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IN THE BLOOD

New Line Theatre presents
a world premiere
Book, Music, and Lyrics by Scott Miller
May 5-20, 1995
St. Marcus Theatre, St. Louis

Purchase the 1995 original cast recording here.
Purchase the script here.
Purchase the vocal selections here.
Purchase the sheet music for "The Tale of Zachary Church" here.

SYNOPSIS
Part romance, part Gothic horror, part comedy, In the Blood explores the unlikely romance between the vampire Zachary Church and Adam Graham, a hematologist with HIV, in the early years of the AIDS pandemic. If vampires are the only ones who can't be affected by the AIDS virus, do they have some responsibility to pass on their immunity? And for someone with AIDS, what price is too high for acquiring that immunity? When Adam asks Zach to turn him to vampirism so he won't die, Zach is torn. He has vowed never to make another vampire, never to subject anyone else to the horrific loneliness he has known for so long. Ultimately, Zach has to choose between condemning Adam to the tormented life of a vampire or watching him die, knowing he could've saved him.

THE CAST
Zachary Church – Jim Freund
Adam Graham – Leo Schloss
Rebecca Young – Laura Beard Aeling
Chaz Williams – Andrew Nowak
Danny Hooper – Keith Price
Ruby – Lisa Garcia Fensterman
Jeannie – Johanna Schloss
J.D. – Scott A. Tripp
Ricki – Victoria Edrington

THE ARTISTIC STAFF
Director – Scott Miller
Lighting Designer – Steven P. Dohrmann
Set Coordinator – Greg Hunsaker
Graphic Designer – Tracy Collins

THE BAND
Piano – Debbie Bernardoni
Percussion – Adam Kopff

THE REVIEWS
“Ideas loom large in this work. The central one is ingenious. . . Two things do work for me in In the Blood. One – and it surprised me – was the vampire business. . . The other thing is the love story between the vampire and the hematologist. . . Much of that emotional conviction grows from Miller’s music, which is, I think, the best score he’s done for a show.” – Bob Wilcox, The Riverfront Times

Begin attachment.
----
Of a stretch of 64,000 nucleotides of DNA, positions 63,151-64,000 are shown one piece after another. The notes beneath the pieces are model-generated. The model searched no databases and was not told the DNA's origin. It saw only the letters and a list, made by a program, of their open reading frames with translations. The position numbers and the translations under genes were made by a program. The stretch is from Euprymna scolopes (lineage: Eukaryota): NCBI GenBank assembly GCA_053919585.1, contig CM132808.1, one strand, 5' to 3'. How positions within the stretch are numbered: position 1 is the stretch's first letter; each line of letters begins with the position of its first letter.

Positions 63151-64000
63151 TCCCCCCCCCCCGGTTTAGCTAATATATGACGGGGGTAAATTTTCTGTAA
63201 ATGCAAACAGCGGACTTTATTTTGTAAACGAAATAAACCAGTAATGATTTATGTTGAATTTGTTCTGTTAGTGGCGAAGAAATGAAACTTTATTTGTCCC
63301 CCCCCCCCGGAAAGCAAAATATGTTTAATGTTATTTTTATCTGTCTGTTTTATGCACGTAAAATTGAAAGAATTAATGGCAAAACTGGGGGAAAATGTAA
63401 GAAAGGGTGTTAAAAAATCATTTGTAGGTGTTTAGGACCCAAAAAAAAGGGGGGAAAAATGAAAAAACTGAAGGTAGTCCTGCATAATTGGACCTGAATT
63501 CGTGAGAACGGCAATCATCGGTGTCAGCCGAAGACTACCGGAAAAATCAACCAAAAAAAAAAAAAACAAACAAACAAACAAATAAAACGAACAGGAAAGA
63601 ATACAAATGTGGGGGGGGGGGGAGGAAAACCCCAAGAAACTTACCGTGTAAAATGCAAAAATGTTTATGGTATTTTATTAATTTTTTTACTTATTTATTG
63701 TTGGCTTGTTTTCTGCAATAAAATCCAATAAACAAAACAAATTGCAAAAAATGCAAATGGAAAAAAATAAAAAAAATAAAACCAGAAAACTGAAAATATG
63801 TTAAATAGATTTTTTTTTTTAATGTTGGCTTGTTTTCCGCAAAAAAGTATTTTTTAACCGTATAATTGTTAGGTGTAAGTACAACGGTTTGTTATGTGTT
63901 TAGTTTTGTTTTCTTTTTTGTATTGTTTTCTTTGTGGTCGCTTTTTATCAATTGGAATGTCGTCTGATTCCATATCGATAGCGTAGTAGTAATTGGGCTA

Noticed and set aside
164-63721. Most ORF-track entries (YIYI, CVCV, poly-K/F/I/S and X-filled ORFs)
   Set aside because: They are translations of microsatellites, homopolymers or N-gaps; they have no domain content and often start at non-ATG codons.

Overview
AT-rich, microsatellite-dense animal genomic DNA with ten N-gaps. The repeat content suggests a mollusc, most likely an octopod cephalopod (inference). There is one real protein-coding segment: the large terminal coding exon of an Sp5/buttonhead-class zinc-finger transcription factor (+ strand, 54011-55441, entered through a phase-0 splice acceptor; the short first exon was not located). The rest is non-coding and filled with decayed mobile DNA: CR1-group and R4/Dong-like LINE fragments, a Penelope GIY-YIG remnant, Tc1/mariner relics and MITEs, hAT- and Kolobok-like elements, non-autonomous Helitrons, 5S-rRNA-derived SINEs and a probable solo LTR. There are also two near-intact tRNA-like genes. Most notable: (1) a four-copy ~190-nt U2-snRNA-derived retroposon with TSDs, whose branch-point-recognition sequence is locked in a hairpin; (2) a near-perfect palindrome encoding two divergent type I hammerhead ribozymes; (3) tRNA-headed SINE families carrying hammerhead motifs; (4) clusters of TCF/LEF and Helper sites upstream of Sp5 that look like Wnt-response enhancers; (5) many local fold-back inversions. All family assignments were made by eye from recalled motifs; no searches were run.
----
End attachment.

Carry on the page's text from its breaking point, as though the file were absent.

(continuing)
“Conflicts lead to high-voltage confrontations.” – Gerry Kowarsky, St. Louis Post-Dispatch

AUTHOR’S NOTES
I've come a long way since the first musical I wrote back in 1981. Since then, I've written traditional book musicals (shows with a linear plot line), concept musicals, an absurdist musical comedy, a political musical, even an educational musical about the history of astronomy (no kidding).

This was the first time I've ever had a public reading and discussion of one of my shows, and it was a wonderful experience for me, for the actors, and for the audience. A big crowd showed up at our reading in February – a lot more than we expected – and their comments during the discussion afterward were for the most part intelligent and very useful. Since the reading, I've done a lot of rewriting, cutting, adding, and rearranging to strengthen the show. It's been through four versions so far, the latest of which is still being revised as I write this.

For the first time, I've constructed a score in which musical themes are used to connect characters and dramatic events. For instance, the melody to the chorus of Adam's song “The River of Life” is also the melody to the bridge in Zach's “Hell,” in order to connect these two characters emotionally; and it shows up again in their Act II duet, “Alone.” A number of other musical themes are sprinkled throughout the evening to link dramatic events and reinforce important concepts (death, loneliness, etc). Most of Stephen Sondheim's scores, Andrew Lloyd Webber's earlier works, shows like Les Misérables, and a lot of operas use musical themes in this way, and it's been fascinating playing with these musical puzzle pieces to help tell this story, even if it's only on a subliminal level.

I read a great quote recently, that premises belong on stage, and conclusions belong in the house. In other words, a playwright shouldn't tell his audience what to think; he should present interesting issues and ideas and let them form their own opinions. Of course, this is easier said than done, and it is asking more of an audience than the average musical theatre audience expects. But I have found that New Line's audiences enjoy a challenging theatre piece. As with most of our shows, In the Blood addresses a variety of issues. I hope you find it interesting and thought-provoking, as well as a lot of fun.

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Purchase the script here.
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